By Swati Gupta
The South Asian nation pushes to increase its clout on the continent
India wrapped up one of the largest bilateral summits in its history on Thursday, with over 50 heads of state or government and senior officials from across Africa converging in the capital, New Delhi, for the four-day India-Africa Forum Summit. As the South Asian nation pushes to increase its clout on the continent, where rival Asian superpower China has long flexed its diplomatic and economic muscle, here are four takeaways from the confab:
- U.N. reforms
India has been lobbying to reform how the U.N. is governed, with Indian Prime Minister Narendra Modi speaking out for a change to the Security Councilto better reflect today’s geopolitical realities. Top of the agenda is marshaling support for India’s place on the council as a permanent member. With that end in mind, the New Delhi summit saw marathon meetings between Indian and African leaders where Modi and his cohorts sought to win support for India’s candidacy.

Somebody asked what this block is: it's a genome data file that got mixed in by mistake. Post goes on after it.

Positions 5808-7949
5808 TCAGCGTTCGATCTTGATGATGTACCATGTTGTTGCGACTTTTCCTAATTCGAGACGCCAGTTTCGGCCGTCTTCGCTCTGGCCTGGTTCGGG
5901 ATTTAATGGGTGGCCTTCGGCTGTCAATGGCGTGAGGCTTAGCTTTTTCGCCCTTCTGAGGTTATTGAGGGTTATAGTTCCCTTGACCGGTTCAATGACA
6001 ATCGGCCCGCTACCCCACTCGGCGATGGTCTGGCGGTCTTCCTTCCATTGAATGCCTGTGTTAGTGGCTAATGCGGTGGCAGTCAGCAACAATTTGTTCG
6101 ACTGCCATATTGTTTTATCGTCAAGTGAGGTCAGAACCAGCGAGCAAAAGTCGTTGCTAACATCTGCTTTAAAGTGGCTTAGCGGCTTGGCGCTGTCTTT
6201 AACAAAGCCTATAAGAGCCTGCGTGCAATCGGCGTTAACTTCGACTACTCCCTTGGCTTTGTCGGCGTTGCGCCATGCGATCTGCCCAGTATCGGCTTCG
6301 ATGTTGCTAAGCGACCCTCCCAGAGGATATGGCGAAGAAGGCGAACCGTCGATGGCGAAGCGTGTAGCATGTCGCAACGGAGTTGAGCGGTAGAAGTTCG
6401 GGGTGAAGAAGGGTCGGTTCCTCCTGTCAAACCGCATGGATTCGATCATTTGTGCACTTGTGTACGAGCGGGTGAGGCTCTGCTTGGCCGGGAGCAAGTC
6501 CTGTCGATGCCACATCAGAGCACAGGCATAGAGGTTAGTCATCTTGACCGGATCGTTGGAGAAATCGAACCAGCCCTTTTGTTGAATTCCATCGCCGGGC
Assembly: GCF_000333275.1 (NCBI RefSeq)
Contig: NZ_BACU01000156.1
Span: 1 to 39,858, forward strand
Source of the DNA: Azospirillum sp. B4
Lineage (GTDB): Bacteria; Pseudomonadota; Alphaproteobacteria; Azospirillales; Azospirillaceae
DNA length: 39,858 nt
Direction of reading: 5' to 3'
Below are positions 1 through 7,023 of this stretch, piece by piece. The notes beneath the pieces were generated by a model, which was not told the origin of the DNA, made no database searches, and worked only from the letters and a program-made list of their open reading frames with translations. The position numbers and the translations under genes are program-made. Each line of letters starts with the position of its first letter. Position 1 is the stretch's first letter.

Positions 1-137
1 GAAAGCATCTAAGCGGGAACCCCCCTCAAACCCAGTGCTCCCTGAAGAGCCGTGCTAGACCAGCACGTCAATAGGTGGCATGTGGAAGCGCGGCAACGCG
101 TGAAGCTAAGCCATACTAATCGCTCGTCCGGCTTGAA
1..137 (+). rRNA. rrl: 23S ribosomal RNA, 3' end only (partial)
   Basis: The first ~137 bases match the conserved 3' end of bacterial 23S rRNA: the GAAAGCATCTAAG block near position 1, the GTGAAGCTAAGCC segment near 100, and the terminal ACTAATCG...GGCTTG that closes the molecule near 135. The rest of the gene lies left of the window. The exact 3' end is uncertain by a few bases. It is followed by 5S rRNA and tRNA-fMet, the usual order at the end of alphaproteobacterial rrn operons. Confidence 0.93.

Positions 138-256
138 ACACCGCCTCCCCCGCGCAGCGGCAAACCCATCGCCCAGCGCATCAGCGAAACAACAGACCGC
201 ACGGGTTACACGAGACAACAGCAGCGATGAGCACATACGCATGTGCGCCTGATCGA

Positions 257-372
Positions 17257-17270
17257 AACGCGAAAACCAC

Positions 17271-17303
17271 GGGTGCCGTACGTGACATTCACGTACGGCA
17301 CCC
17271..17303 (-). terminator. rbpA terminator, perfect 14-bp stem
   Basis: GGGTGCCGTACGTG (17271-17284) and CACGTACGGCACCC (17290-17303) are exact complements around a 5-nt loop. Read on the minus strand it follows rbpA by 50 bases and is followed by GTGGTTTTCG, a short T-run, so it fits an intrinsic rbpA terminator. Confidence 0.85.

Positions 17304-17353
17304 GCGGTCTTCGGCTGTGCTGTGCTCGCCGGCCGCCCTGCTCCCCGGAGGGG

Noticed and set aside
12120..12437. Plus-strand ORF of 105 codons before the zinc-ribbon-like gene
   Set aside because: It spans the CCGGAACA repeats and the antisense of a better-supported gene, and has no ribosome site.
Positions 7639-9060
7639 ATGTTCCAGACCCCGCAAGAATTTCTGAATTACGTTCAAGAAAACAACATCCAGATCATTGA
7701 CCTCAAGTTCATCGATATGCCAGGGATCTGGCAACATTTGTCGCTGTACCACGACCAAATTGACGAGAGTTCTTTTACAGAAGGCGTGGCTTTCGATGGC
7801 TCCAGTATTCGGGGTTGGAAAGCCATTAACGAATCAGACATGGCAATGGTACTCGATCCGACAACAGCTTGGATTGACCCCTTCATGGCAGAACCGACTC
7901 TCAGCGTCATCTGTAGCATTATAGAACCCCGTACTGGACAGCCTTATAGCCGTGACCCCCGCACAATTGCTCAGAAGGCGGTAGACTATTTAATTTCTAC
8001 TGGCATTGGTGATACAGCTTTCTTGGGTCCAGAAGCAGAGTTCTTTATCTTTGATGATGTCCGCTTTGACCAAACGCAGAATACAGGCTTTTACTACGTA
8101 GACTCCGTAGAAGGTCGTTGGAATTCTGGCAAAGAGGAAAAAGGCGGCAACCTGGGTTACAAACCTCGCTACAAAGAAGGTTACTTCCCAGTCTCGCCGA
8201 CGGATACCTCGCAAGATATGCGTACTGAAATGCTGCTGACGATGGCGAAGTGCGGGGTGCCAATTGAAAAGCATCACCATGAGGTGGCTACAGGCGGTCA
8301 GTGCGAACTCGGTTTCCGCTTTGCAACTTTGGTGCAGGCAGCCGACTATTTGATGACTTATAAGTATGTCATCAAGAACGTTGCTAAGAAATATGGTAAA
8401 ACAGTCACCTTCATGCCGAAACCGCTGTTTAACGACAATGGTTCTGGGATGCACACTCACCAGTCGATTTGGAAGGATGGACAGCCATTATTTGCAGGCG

The summit also focused heavily on terrorism and defense. The Westgate Mall attack in Kenya and the continuing raids by Boko Haram in Nigeria and neighboring states were brought up by the Kenyan and Nigerian Presidents, respectively. Modi has repeatedly voiced his concern regarding rising terrorismand the need to quash it. Cyber security, maritime security and defense cooperation were also on the agenda.
- Climate Change
Modi called on the assembled African leaders to join an alliance of solar-rich countries at next month’s Paris climate conference, where the international community will gather to try to hammer out a successor to the Kyoto climateprotocol. Both African nations and India want to “light up lives of our people and power their future,” Modi said, adding that it should be done in such a manner that “snow on Kilimanjaro does not disappear; the glacier that feeds the River Ganga [Ganges] does not retreat.”
- Development Initiatives
India promised $10 billion in new credit and $600 million in grant aid to African countries. The money, which supplements other initiatives, comes as New Delhi attempts to swell its influence across the continent. But it remains well behind China, which is Africa’s largest trading partner.
Culled from time.com